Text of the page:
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Onstage at Spike Hill in August, 2007, a bar-cum- performance space in the bougie heart of Williamsburg, Julian Priester addressed his fans with unadorned deliberateness, the spoken equivalent of his trombone playing. "Music is magical...[a]willingness to expose your most vulnerable self...to discover that it's OK to expose your most vulnerable self. The 72 year-old trombonist has embodied that ethic over a fifty-year career, adding a dimension of vulnerability to a predominantly bop vocabulary and thriving in diverse musical settings.
On Portraits and Silhouettes, the soft-spoke veteran is joined by the relatively youthful, 37 year-old Jimmy Bennington, whose incisive percussion work gently propels the session. A resident of ChicagoPriester's hometownBennington is at his best as an effervescent foil to Priester's glowing, often laconic statements. On the title track, he sustains a whitewash of cymbal noise while punctuating and responding to Priester's statements with mallet accents or a well-placed bass drum thwack. The modus operandi is the same on "Mood Indigo and "Blount a Bennington original in homage of Sun Raand on each, the trombonist responds with vigorous, bop-inflected retorts.
The duo format suits both men well, as does the repertoirea series of originals, covers and free improvisations that caters to their shared avant-garde leanings. On record and in person (with drummer Aaron Alexander) Priester revels in the freedom the tunes and lack of harmonic backing allow. His solos grow organically, unencumbered by fixed forms or expectations. They soar to unexpected vistas, take strange turns and end up where you least expect them: who could ask for more?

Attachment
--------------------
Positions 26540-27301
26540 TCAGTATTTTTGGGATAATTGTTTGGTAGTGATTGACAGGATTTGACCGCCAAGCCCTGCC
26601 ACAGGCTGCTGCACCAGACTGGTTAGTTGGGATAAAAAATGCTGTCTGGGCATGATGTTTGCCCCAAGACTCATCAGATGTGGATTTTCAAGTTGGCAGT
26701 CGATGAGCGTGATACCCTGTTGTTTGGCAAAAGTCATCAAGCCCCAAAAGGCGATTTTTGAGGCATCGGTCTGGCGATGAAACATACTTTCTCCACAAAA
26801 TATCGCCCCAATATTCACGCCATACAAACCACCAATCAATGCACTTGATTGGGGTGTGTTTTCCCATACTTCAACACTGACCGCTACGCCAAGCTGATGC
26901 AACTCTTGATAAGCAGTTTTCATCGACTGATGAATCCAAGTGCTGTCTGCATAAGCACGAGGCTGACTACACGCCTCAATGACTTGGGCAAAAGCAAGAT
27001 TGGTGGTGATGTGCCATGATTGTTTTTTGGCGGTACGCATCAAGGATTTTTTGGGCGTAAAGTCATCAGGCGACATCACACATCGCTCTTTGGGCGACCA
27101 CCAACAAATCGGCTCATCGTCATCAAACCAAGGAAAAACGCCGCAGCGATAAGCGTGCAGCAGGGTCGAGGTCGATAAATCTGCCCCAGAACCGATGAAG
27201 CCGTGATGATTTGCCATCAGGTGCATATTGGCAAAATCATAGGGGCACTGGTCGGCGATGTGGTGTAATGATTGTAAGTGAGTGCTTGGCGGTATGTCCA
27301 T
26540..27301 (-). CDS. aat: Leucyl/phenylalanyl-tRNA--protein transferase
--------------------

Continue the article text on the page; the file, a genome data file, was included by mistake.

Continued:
Track Listing: Portraits and Silhouettes; Dust; Return to Saturn; In Waltz Time; Mood Indigo; Blount; Call I; Call II; Re: Sun Ra / Julian's Oral History.
Personnel: Jimmy Bennington: drums; Julian Priester: trombone.
Year Released: 2007
| Record Label: Self Produced
| Style: Beyond Jazz
I love jazz because it mixes intellect and emotion in a very spontaneous way.
I was first exposed to jazz by liberating a Coltrane and a Pharoah Sanders record from a friend in NYC and listening to them over and over until I got it.
My advice to new listeners is you have to take the time to listen to some jazz tunes a number of times until it starts to make sense.